Brandon Rozek

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PhD Student @ RPI studying Automated Reasoning in AI and Linux Enthusiast.

Getting Podman and Nginx TCPv6 and HTTP/2 Ready

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When checking the status of my website, I discovered that my website wasn’t accessible over IPV6 and didn’t have HTTP/2 enabled! This post will go over how I remedied that with my current setup of Nginx running within a podman container. Do note, TCPv6 will only work if you are provided a IPv6 address from your server provider.

Local Verification

For IPv6:

A website that I used for checking if my site was accessible over IPv6 is https://ready.chair6.net/

Though there are also an array of linux tools you can use.

  1. Check if the DNS records contain a AAAA record

Let’s look at my website as an example:

dig brandonrozek.com AAAA


; <<>> DiG 9.18.1-1ubuntu1.2-Ubuntu <<>> brandonrozek.com AAAA
;; global options: +cmd
;; Got answer:
;; ->>HEADER<<- opcode: QUERY, status: NOERROR, id: 24248
;; flags: qr rd ra; QUERY: 1, ANSWER: 1, AUTHORITY: 0, ADDITIONAL: 1

; EDNS: version: 0, flags:; udp: 65494
;brandonrozek.com.              IN      AAAA

brandonrozek.com.       2       IN      AAAA    2600:3c03::f03c:93ff:fe89:8753

;; Query time: 0 msec
;; WHEN: Wed Sep 28 22:46:22 EDT 2022
;; MSG SIZE  rcvd: 73

Within the answer section you can see the IPv6 address set.

Next you can check if curl can grab the webpage via IPv6. Though importantly, you must be on an Internet connection with IPv6 support to test this. One webpage you can use to test is: https://test-ipv6.com/

An example of using curl:

curl \
    -k \
	--header 'Host: brandonrozek.com' \
    -6 \

Since we’re not accessing the website via the DNS record and instead the IPV6 address, the host name won’t match the SSL certificate. Hence we need to add -k for testing so that it can accept the “insecure” certificate. For a similar reason we need to specify the host header. My webserver runs multiple websites, so not specifying that will provide the default. The flag -6 tells curl to use IPv6. Finally the URL goes at the end with the IPv6 address wrapped in square brackets.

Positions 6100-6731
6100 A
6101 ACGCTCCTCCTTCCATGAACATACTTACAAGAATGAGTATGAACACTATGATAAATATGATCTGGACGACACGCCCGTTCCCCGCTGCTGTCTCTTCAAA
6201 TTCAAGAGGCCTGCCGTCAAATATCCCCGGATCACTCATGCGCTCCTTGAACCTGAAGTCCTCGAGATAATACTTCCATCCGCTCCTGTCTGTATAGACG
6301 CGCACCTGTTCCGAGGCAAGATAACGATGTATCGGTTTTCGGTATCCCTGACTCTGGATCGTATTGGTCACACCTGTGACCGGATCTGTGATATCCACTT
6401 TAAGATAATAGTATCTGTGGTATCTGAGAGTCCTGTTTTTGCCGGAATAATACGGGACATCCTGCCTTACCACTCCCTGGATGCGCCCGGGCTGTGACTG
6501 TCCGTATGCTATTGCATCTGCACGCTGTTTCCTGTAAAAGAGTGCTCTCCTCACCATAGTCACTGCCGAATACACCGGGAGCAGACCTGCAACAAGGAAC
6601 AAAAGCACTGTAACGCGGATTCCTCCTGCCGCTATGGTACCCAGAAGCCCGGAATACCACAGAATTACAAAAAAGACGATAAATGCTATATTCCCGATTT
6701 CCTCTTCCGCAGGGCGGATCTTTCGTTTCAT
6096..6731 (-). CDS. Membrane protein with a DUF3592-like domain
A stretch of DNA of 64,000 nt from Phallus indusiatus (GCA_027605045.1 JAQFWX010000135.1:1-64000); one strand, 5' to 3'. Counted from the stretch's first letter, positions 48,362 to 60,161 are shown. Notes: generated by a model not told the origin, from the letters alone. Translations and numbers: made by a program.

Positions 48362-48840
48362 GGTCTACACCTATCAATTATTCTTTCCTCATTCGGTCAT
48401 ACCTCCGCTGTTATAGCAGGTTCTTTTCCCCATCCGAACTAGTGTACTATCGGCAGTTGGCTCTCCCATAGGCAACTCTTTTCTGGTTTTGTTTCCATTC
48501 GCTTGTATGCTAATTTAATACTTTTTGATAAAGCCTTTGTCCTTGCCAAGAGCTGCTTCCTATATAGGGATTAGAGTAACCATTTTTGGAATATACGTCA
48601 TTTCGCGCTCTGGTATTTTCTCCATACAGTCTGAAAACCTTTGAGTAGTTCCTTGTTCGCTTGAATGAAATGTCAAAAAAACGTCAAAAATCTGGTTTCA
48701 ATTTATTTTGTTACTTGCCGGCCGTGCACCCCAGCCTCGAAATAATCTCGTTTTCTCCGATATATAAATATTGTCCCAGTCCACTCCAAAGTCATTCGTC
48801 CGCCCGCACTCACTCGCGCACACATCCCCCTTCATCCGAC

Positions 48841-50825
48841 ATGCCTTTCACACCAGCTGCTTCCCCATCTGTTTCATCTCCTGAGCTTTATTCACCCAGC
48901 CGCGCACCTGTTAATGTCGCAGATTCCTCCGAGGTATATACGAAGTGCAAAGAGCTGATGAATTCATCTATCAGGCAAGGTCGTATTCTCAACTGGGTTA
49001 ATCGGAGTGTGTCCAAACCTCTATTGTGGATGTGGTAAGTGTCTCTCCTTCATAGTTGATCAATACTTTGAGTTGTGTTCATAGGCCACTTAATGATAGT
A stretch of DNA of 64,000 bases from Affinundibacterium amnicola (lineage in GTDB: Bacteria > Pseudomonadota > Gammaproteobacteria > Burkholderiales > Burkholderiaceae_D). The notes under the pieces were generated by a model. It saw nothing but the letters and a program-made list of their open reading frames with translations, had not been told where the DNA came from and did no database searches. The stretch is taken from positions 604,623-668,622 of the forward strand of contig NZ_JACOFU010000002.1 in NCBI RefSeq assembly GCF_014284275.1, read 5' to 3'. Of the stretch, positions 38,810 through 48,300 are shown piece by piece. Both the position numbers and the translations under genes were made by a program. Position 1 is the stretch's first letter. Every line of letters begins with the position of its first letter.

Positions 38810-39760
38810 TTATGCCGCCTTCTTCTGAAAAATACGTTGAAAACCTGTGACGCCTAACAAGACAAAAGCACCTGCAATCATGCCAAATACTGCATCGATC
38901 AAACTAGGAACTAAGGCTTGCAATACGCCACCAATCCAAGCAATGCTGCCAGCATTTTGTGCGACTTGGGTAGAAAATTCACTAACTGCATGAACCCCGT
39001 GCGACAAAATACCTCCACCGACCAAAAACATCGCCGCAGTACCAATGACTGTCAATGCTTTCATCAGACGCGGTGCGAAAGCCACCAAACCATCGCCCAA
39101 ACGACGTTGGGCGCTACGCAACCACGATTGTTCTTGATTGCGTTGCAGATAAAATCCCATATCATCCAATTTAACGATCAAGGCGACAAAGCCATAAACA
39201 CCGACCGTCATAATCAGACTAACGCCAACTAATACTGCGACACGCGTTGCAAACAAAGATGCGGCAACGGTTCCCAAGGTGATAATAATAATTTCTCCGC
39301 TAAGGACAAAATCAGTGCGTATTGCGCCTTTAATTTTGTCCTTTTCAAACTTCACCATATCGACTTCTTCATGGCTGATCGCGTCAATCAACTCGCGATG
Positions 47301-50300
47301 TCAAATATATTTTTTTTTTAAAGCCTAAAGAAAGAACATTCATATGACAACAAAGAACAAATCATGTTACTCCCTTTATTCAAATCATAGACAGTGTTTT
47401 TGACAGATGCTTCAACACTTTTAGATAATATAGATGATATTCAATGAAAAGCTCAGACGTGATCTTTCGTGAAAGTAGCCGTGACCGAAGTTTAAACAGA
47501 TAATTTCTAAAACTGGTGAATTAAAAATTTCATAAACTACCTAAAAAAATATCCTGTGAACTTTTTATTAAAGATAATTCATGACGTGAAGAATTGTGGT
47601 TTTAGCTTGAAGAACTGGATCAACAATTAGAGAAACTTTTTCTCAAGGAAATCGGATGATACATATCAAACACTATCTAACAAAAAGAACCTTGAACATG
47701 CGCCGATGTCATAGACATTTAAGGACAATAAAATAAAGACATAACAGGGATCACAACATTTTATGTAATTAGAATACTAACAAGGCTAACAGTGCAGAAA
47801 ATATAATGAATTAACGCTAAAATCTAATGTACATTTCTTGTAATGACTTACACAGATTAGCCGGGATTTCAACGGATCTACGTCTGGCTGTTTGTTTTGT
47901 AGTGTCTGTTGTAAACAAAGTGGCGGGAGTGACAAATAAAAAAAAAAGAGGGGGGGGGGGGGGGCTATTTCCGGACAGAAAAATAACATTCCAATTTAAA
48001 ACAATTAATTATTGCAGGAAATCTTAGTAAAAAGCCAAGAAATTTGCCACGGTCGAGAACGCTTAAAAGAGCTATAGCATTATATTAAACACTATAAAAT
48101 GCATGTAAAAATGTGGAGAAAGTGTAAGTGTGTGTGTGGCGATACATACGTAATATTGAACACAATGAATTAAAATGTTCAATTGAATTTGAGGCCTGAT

For HTTP/2

KeyCDN provides a web tool to check, though luckily checking with curl on Linux is short.

curl -I https://brandonrozek.com

The -I flag means only grab the headers.

This results in:

HTTP/2 200 
server: nginx
date: Thu, 29 Sep 2022 03:01:50 GMT
content-type: text/html
content-length: 7946
last-modified: Wed, 28 Sep 2022 23:00:01 GMT
vary: Accept-Encoding
etag: "6334d1f1-1f0a"
accept-ranges: bytes

The first line will contain the string HTTP/2 if your website supports it.


Initially I did not have this setup, there were three edits that I needed to make on the webserver:

  1. Edits to the podman network
  2. Edits to the docker-compose file
  3. Edits to the Nginx configuratoin

Starting from the podman network. First lets check if IPv6 is enabled:

sudo podman network inspect network_name | grep ipv6

If its enabled, then it will print out true as its value. If not, then we’ll need to recreate the network. First you’ll have to stop and remove all containers using that network. Then remove the network.

Here’s an example to create a new network:

sudo podman network create \
	--ipv6 --subnet 2022:db8:abc1::/64 \
	--subnet \

In the docker-compose you likely have a section where you bind ports 80 and 443 in the Nginx container to the host:

 - 80:80
 - 443:443

Now we need to add the TCPv6 bindings:

 - 80:80
 - 443:443
 - :::80:80
 - :::443:443

Then restart the nginx container.

To see if the ports are open on the host (ex: 443), we can use netstat:

sudo netstat -anlp | grep 443

This should return:

tcp   0  0*  LISTEN  51911/conmon        
tcp6  0  0  :::443       :::*       LISTEN  51911/conmon

Where conmon is the connection monitor which passes traffic to the podman container.

Finally changes need to be made within the nginx configuration to use TCPv6 and HTTP/2.

Within the server directives:

server {
    listen 80;
    listen [::]:80;
	# ....
server {
    listen 443 ssl;
    listen [::]:443 ssl;
    http2 on;
    # ...

Then restart the nginx container and check netstat within the contaner.

sudo docker-compose exec nginx_container_name sh -c "netstat -anlp | grep 443"

This should output something similar to:

tcp  0  0*  LISTEN  172/nginx
tcp  0  0  :::443       :::*       LISTEN  172/nginx

There you have it! Now your website should be TCPv6 and HTTP/2 compatible. Feel free to get in touch if you have any questions.

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